How to Eat Like a Yogi in the Modern World Part 1: Prana

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by Morgan Webert

Don’t worry I’m not going to tell you to live on mung beans and meditation! 

While I’m sure that may be how the yogi’s of yore hidden in caves ate, we don’t have to go to such extremes to incorporate the wisdom of the Yogic and Ayurvedic traditions into our modern lives.

There are a few Yogic principles we can take into consideration when choosing our food that will get every little cell in our body chanting OMs of appreciation. I’ll be going over these principles in the next few blogs, but let’s start where all things start; with prana the life force energy.

How much prana is on our plate? 

Prana is the life-force energy within everything. All of our yogic practices aim to open us up to this life-force energy to keep us feeling vital and healthy.

Some things have a very high life-force while other have none and are considered dead. We all know that we become what we eat, which means if we eat low-prana food our tissues get less prana, and if we eat high-prana food our tissues vibrate with life-force energy.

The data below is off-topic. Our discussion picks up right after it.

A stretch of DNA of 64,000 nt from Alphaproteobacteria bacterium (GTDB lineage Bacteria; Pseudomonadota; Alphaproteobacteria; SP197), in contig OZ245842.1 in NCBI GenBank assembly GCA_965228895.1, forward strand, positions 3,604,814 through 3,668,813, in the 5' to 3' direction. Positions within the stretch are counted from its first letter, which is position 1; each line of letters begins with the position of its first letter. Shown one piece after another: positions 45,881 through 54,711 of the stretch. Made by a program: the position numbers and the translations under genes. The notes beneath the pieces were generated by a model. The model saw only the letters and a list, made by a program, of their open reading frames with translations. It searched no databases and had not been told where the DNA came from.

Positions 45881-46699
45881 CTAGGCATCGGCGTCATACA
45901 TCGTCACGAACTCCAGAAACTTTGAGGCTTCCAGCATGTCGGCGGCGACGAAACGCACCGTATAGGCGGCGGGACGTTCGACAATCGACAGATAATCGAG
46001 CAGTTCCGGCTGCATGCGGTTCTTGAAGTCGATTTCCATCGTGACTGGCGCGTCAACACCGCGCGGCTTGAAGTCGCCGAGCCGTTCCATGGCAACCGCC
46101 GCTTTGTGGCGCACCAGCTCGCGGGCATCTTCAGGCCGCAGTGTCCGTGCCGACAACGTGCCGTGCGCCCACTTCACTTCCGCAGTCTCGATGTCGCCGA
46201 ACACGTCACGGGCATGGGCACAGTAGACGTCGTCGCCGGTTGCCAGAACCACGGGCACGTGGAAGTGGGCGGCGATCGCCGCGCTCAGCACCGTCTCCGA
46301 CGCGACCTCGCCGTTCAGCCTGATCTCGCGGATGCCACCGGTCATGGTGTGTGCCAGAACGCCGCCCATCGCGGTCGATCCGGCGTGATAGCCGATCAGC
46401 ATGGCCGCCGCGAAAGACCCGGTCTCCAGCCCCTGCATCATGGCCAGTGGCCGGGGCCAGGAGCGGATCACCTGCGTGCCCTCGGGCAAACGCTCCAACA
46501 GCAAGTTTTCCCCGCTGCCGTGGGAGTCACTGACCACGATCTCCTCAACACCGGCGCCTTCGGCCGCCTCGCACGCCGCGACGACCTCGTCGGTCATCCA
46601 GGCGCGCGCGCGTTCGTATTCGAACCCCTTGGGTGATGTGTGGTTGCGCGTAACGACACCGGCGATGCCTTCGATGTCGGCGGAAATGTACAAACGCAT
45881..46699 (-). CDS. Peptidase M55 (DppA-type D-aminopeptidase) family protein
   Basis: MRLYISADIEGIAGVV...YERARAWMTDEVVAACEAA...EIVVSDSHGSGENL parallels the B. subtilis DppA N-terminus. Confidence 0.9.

Here is a hierarchy of food preparation, the top containing the highest prana and the bottom the most processed, rendering food lifeless.

1. Whole, fresh, sun-ripened, enzyme rich, organic, alkaline food. 

  • Consumed immediately because once the skin of fruits or vegetables is broken the decaying process begins.

2. Dehydrated or Dried

  • Loses 2-5% of nutrient value.
  • Dried without chemicals or additives (many commercial brands of dried fruit contain sulfer-dioxide).

3. Frozen

  • Freshly picked and frozen immediately
  • Loses 5-30% of nutrient value (use within 3-6 months).

4. Steamed

  • Loses 15-60% of nutrient value
  • Steamed means the green bean is still a bit crispy (if it’s limp, it’s cooked). The longer the cooking time and higher the temperature, the more loss in life-force.

5. Cooked (high temperatures over 118F for 30 minutes)

  • Baked, broiled, boiled, grilled, steamed too long, home canned (the green bean is limp).
  • Loses 40-100% of nutrient value depending on how hot and how long it is cooked.

6. Cooked leftovers microwaved

  • Loses 90-100% of nutrient value.

7. Commercially canned foods, fried foods and foods with additives

  • These lose 100% of their nutrient value as well as have toxins added to them.

Resource: “Ayurvedic Tongue Diagnosis,” Walter Kacera, Ph.D

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One thought on “How to Eat Like a Yogi in the Modern World Part 1: Prana

  1. Pingback: How much life-force is on your plate? | Luxury Retreats Bali

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